I totally get you. I spent 35 years as an Evangelical and then came back to the CC. I find it in not deplorable condition, but certainly not vibrant. But, your observations are in many ways spot on. It took some time for me to find the community of Catholic men with whom I associate. Many are rough, but they are devout. They study, pray and serve wonderfully. They sin and repent and start again. And I’m not talking just one or two other guys, I’m talking nearly 40 in my group.
    In my 35 Protestant years I found a lot of hypocrisy. There was a lot of showmanship, a lot of pride, a lot of cheerleading. I watched “worship” get redefined many times to the extent that now it means swaying with holy thoughts to the beat of a rock band. I saw men use and abuse their power and popularity. I saw smokers, and drinkers, and cussers.
    What they seem to do well is teach. That is something Catholics are learning. If the CC made a mistake it was to stop faith formation after Confirmation. Many Catholics just don’t dig any deeper. They hear the sermon, eat and leave. It sucks.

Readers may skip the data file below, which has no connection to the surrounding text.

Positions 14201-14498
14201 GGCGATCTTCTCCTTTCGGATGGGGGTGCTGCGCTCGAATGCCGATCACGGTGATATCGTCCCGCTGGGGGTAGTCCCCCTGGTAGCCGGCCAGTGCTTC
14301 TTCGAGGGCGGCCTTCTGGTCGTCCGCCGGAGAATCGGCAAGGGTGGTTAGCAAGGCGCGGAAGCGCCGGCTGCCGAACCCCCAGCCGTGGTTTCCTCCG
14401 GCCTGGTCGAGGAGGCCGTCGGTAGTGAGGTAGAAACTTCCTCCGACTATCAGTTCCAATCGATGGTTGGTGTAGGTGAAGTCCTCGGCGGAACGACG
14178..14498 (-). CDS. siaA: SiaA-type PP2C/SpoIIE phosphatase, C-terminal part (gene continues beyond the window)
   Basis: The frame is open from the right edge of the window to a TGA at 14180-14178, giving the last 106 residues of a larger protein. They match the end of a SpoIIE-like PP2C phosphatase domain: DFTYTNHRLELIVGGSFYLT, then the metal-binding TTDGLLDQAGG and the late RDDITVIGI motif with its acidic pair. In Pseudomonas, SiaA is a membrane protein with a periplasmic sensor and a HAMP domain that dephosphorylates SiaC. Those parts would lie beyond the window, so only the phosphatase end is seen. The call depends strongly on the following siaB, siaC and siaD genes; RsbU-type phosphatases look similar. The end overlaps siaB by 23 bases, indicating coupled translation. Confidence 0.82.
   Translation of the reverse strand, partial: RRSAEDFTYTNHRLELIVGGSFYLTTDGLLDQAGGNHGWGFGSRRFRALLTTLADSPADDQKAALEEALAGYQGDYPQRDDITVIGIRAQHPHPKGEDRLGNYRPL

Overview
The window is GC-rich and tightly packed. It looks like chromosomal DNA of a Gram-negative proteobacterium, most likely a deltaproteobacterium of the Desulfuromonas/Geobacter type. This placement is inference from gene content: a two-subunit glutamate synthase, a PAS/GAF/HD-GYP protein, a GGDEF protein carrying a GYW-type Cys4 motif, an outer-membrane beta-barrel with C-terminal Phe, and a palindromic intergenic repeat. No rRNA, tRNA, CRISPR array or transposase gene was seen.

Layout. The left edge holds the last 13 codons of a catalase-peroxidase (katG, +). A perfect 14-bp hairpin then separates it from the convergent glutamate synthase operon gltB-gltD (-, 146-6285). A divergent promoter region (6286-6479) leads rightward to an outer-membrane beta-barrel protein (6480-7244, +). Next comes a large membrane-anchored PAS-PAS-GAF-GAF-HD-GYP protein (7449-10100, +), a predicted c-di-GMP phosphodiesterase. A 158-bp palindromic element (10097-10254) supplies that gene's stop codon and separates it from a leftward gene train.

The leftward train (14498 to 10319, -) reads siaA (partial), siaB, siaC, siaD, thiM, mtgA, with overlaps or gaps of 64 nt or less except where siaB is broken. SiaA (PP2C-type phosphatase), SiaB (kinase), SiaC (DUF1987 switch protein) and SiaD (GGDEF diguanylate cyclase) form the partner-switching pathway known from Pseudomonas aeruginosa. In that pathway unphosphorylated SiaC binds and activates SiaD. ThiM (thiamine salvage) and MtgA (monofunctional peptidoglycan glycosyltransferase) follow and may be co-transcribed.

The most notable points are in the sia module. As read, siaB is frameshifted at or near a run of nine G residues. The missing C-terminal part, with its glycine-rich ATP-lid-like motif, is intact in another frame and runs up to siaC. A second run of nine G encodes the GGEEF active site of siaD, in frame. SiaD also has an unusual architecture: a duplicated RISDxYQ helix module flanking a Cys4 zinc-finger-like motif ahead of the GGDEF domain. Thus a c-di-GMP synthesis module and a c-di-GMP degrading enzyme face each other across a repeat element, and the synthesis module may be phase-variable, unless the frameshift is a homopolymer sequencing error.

But, there is an absolutely massive resurgence of Catholic faith going on. At a grassroots level the Church is coming alive like I never dreamed possible. People are returning by the hundreds and thousands because She embodies the fullness of the Christian faith. The greatest Catholics are former Protestants. They get it. I get it. You get it.
    I wish we could talk some time. I’ve done 7 years of homework on the Catholic Church. I could never go back to Evangelicalism. It just is too ….. empty.


  6. Eric - April 28, 2016


    I was just thinking about this the other day. Why on earth emphasize “Catholic” to the exclusion of “Christian” unless you actually want to be perceived NOT as the height of Christian thought but as parochial and marginalized.